Muscle cramp or muscle twitch?
Not to be confused with muscle cramps (which are strong, painful, involuntary contractions of the whole muscle), twitches are not painful and normally occur in muscle fibres rather than the whole muscle. Muscle twitching can last from a few minutes to a few weeks – twitches that last any longer than this can be an indication of an underlying health condition and should be checked by a doctor. Usually, however, they are not a cause for concern.
6 causes of muscle twitching
1) Poor nutrition and lack of electrolytes
Poor nutrition and absorption of nutrients can lead to muscle twitching. Electrolytes are involved in a wide variety of bodily processes and are essential for efficient muscle function. Most electrolytes play a role in how our muscles work;
- Calcium is important for muscle contractions and nerve signalling, deficiency can cause pins and needles in the hands and feet and lead to muscle twitches
- Potassium is also important for nerve signalling, and is involved in involuntary muscle processes like those surrounding the heart
- Magnesium works closely with calcium and helps to reduce muscle cramps and twitches.
An easy solution: Eat a more balanced diet containing more calcium-rich foods (like sweet potatoes), foods containing potassium (like salmon and broccoli), and foods containing magnesium (such as spinach and banana). Check out our healthy recipes page for some tasty ideas!
Dehydration affects the entire body from an external level to a cellular level. Blood flow to working muscles is significantly reduced when we are dehydrated which can impact the efficiency of our muscles to carry out functions like contraction and relaxation. When we sweat, urinate, vomit or excrete in other ways our body loses vital fluids and dehydration can be the result. We lose important electrolytes in this fluid too, such as potassium and calcium, which, as we already know, are essential for good muscle functioning.
An easy solution: Keep hydrated! Drink more water, particularly when exercising. The recommended daily amount of water is around 8 or 9 glasses. This may seem like a lot, and, let's face it, water isn't the most exciting of beverages! Why not try infusing your water with mint, strawberries or ginger? Alternatively you could look after your muscles as well as staying hydrated by mixing in a Balance Mineral Drink sachet which is full of magnesium, potassium, and calcium.
3) Antidepressant medications
Antidepressants in combination with other medication or St John’s Wort can result in too much serotonin in the brain (serotonin syndrome) and can lead to muscle twitching. Similar to caffeine some antidepressants have a stimulating effect and cause involuntary contractions of muscle fibres.
An easy solution: Never combine medication unless it has been approved by a qualified professional. Always speak to your doctor before attempting to alter your medication; they will be able to advise which antidepressants are best for you.
4) Too much caffeine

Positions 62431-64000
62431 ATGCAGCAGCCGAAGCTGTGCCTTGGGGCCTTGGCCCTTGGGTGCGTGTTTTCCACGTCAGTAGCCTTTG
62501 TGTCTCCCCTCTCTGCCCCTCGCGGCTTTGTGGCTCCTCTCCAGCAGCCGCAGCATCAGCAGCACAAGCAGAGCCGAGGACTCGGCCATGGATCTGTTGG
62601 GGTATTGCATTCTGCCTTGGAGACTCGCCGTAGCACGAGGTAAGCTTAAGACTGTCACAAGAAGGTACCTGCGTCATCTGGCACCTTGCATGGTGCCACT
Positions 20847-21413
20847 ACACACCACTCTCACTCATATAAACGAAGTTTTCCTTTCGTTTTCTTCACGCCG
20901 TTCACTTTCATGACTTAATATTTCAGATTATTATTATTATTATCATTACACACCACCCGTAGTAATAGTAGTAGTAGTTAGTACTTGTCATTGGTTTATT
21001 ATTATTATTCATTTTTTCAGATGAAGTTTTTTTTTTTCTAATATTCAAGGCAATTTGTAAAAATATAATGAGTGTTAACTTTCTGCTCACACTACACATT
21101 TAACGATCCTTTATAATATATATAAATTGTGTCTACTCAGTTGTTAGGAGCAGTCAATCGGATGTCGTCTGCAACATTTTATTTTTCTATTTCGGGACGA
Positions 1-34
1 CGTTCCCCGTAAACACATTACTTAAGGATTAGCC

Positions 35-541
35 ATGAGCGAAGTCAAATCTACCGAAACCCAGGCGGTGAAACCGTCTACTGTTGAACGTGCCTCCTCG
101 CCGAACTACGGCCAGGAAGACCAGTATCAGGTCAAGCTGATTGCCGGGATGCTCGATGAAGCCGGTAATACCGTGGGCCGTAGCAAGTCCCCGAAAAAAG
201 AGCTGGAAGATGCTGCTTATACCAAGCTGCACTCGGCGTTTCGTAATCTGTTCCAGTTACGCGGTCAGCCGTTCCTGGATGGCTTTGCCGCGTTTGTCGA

Your body is really clever in that it gives you clear signs when you’ve had too much caffeine. One of these signs is muscle twitching. The stimulants in high amounts of caffeine can cause small, involuntary tensions of muscle fibres across the body.
An easy solution: Try swapping some caffeine drinks for non-caffeinated. Now I’m not asking you to give up coffee entirely! But swapping one or two coffees for herbal tea or a caffeine-free drink will mean you won’t suffer from any muscle-twitchy side-effects from the caffeine in regular coffee. Bambu is a great coffee substitute which is caffeine-free and high in potassium which helps support cell activity as well as prevent muscle twitches.
5) Lack of sleep
Muscle twitching often happens after exercising or when the body is tired or sleep deprived. Our brain uses chemical signals to communicate with our body. When we are deprived of sleep our brain’s efficiency to send these signals is reduced, and it can send extra signals to our muscle fibres which results in a twitch.
An easy solution: Try to make sure you get 8 hours of sleep every night. Get up and go to bed at the same time to make sure your circadian rhythm (sleep cycle) is not disrupted by an irregular sleeping pattern. If you struggle to get to sleep or wake up regularly during the night consider trying a sleep remedy like Dormeasan to help you drift off to sleep. Dormeasan is a herbal sleeping aid and is used to restore a natural sleep without the groggy side-effects that can happen with sleeping medication.
Stress is another possible cause of muscle twitching. When our stress system is activated our body is prepared to fight off imminent danger. In response to this danger – whether it be fighting off a bear or dealing with stress caused from work overload – our nervous system behaves erratically. This behaviour also causes our nerve impulses to fire erratically, and since our nerve impulses are responsible for muscle control it comes as no surprise that stress can cause our muscles to twitch!
An easy solution: Managing your stress effectively will help to reduce the erratic firing of the nerve impulses. Exercise, meditation, or breathing techniques are useful tools to help alleviate stress. Herbal remedies can also be effective at reducing stress; I’d recommend Stress Relief Daytime which is made from fresh valerian and hops to help relieve mild anxiety and stress.
When is a twitch a cause for concern?
Although twitches are most often harmless, they can be a symptom of a serious underlying health condition, such as ALS or kidney disease. Check with a doctor if your twitch doesn’t go away, you feel weakness, numbness, or tingling around the affected muscle, or if you think the twitch is caused by an underlying health condition.